Movie review: 'A Home at the End of the World'

Minority GroupsFamilyMoviesDeathColin FarrellEntertainmentDallas Roberts

2 stars (out of 4)

Timing can be everything, and so it proves, sadly, for "A Home at the End of the World," a film based on Michael Cunningham's 1990 novel.

Cunningham is author of "The Hours," the more recent novel and even more recent, Oscar-nominated film. This one is too little too late. In its time, "Home" the novel succinctly captured the ethos of a certain brand of twentysomethings grapplng with the '80s: gay life, bisexuality, Reagan-era New York bohemia and the hunger to forge an ad hoc, extended family.

It's the story of two boyhood friends, one gay (Dallas Roberts) and one sexually ambivalent (Colin Farrell), and their relationship with an older woman (Robin Penn Wright), with whom they live and eventually help raise a baby. They also encounter AIDS.

But since the novel, we've had not only "Angels in America," but scads of movies and TV films dealing with these topics. Youthful, extended families today are as familiar as "Friends," while AIDS as a dramatic topic has evolved, thanks to medical advances and the shifting face of its victims.

In the novel, Cunningham (who also wrote this script) played that literary trump card, point of view: As in William Faulkner's "As I Lay Dying," each chapter is a monologue by a major character, an ongoing feast of psychological vantage points. Despite exceptions such as "Rashomon," the cinema doesn't do this very well. Even About Face Theatre's adaptation of this novel in Chicago in the '90s succeeded better, thanks to the stage monologue.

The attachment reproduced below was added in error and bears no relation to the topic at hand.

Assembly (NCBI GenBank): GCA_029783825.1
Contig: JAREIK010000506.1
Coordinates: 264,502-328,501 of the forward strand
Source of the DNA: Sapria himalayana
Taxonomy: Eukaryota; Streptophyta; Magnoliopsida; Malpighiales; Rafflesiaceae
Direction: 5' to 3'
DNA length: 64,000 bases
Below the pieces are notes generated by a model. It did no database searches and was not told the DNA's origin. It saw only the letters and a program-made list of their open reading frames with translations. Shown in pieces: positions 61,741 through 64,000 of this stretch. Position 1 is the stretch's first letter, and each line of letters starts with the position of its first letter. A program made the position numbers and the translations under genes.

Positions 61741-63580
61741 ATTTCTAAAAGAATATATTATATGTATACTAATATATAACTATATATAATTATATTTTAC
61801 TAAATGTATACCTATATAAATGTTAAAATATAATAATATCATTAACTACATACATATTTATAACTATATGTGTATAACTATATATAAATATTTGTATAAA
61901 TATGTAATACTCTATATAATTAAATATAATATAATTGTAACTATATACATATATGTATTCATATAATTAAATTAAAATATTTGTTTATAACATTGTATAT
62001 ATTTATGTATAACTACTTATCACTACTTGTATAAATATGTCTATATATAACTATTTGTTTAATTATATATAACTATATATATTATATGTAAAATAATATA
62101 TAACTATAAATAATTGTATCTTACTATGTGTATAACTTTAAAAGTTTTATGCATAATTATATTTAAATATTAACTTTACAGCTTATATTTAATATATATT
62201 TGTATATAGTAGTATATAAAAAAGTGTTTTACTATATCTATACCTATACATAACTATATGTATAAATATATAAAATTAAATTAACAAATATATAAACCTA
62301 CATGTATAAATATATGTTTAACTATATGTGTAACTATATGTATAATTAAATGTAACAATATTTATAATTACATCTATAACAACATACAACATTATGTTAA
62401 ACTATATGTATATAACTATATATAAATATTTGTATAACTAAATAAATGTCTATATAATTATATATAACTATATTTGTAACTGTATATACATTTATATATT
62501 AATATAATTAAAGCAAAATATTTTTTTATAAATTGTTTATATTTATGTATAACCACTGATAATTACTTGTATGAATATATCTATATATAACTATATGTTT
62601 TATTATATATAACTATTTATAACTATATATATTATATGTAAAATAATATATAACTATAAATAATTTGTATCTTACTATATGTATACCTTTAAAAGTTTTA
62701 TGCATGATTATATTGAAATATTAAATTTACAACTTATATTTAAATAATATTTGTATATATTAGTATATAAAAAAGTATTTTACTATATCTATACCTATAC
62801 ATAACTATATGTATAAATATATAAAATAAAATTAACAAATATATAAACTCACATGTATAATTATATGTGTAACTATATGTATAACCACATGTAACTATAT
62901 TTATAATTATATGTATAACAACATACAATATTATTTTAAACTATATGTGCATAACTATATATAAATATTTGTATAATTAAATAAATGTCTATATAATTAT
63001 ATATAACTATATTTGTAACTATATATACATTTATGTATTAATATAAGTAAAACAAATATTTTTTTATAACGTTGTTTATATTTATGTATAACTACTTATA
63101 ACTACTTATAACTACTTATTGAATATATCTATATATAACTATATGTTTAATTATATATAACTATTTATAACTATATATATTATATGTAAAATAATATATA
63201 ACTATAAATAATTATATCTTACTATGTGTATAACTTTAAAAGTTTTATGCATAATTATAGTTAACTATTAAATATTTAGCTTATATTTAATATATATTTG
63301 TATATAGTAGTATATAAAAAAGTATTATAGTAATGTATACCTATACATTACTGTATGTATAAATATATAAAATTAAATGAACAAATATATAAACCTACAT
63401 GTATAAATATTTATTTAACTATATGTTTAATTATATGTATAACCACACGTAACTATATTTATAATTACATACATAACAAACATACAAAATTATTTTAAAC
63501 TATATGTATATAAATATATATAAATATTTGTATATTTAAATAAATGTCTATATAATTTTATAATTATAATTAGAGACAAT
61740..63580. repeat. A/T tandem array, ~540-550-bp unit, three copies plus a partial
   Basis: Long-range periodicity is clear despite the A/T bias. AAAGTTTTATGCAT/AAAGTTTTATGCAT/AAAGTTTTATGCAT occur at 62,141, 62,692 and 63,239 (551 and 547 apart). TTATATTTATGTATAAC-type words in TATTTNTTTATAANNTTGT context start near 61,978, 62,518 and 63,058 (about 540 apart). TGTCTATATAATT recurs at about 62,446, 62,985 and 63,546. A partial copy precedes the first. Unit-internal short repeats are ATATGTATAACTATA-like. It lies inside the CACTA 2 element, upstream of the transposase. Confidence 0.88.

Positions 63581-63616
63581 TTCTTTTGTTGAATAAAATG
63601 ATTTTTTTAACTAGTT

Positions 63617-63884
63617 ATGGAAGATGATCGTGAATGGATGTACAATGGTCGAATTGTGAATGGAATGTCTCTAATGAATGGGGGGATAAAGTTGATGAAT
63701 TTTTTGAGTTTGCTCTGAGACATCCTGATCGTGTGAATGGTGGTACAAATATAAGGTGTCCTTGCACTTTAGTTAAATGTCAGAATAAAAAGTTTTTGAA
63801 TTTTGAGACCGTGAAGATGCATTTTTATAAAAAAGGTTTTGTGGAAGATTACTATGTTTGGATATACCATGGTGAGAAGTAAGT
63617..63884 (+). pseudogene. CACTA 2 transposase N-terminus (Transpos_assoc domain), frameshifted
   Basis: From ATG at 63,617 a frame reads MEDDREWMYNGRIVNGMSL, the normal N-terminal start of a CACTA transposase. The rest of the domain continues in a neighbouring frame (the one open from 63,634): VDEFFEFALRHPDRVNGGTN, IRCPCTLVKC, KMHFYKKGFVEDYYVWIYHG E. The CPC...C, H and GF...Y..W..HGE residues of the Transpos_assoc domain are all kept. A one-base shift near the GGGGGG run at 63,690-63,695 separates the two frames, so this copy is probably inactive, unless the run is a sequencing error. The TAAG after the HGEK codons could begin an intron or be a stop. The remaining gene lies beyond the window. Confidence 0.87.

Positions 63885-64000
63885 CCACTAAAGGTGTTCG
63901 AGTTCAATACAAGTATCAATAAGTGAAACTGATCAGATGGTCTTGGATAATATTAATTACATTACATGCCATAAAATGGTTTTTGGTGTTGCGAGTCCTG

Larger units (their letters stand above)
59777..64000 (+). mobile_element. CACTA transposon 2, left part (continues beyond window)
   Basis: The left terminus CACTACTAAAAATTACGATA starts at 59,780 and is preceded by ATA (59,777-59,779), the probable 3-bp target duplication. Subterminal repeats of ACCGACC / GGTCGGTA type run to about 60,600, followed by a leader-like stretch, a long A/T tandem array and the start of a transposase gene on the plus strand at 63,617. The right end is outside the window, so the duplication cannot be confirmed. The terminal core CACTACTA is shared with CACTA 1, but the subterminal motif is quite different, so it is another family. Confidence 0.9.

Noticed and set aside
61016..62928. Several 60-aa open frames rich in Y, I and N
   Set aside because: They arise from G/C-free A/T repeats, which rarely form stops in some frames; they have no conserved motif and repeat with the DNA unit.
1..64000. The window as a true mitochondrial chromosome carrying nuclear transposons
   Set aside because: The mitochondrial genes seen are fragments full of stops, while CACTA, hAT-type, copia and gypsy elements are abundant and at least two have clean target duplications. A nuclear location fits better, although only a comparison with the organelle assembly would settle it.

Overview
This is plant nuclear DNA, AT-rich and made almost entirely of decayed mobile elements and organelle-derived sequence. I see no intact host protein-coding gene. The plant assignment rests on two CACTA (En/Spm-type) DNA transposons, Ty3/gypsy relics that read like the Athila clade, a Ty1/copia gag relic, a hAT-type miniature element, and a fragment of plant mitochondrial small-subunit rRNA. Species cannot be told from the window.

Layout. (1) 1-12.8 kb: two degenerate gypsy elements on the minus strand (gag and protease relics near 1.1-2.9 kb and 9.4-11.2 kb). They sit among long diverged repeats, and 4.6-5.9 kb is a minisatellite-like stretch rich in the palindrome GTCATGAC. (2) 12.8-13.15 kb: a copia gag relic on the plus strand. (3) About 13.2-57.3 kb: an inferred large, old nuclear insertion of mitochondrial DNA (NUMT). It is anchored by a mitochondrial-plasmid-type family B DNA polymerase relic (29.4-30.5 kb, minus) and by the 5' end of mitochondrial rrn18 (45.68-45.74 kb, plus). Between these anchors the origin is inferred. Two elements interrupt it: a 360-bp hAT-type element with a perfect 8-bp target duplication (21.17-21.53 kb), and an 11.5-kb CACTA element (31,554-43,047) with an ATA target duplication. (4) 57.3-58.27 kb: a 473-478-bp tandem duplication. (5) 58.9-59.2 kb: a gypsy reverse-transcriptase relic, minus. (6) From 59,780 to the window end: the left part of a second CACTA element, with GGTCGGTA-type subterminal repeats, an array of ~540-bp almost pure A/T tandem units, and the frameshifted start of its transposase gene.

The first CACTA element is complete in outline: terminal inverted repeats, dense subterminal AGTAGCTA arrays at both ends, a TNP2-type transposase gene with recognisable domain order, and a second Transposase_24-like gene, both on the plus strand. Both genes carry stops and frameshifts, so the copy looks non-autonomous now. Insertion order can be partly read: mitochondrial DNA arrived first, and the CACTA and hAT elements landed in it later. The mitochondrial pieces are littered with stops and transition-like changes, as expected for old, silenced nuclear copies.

And then there's cinematic compression. Gossip columnists lately sneered that a full-frontal nude scene involving Colin Farrell (as the bisexual Bobby) was trimmed. (Test audiences reportedly gaped at the impressive size of his privates, ruining the scene's poignance).

Alas, more important matter than Farrell's member was cut to cram Cunningham's novel into a 95-minute film. Vital nuances are lost, and what's left, despite good intentions and some redeeming qualities, is cloying sentimentality wrenched from dated material.

Director Michael Mayer (who staged "Angels" here at the Royal George) is adept at dealing with this material, even including a Mozartian musical homage to that menage a trois gem, John Schlesinger's 1971 "Sunday, Bloody Sunday." Farrell, too, deserves credit for spreading his wings and attempting an antidote to his rip-snorting persona on and off screen. He's a Cleveland youth numbed by too much '60s drug use and too much early tragedy. His brother is killed in a freak accident, and his parents die while he's a teenager.

But while Farrell surprises with hitherto unseen sweetness and grace, he also mugs the camera with dopey gapes and puppy-dog stares, ultimately dimwitted and unintentionally clownish.

Roberts (as Jonathan) and Wright (as Clare) are less odd, but their roles are stereotypes, the jaded gay and the decadent diva. Meanwhile, the novel's interesting character of Alice, Jonathan's mother, is so cut and drained of complexity that it becomes a polite, blank waste of Sissy Spacek's talent.

`A Home at the End of the World'

Directed by Michael Mayer; screenplay by Michael Cunningham, based on his novel; photographed by Enrique Chediak; edited by Lee Percy; music by Duncan Shiek; production design by Michael Shaw; produced by Tom Hulce, Christine Vachon, Katie Roumel, Pamela Koffler, John Wells, John N. Hart Jr. and Jeffrey Sharp. A Warner Independent Pictures release; opens Friday. Running time: 1:35. MPAA rating: R (strong drug content, sexuality, nudity, language and a disturbing accident).

Bobby Morrow - Colin Farrell
Jonathan Glover - Dallas Roberts
Clare - Robin Wright Penn
Alice Glover - Sissy Spacek

Copyright © 2014, Los Angeles Times
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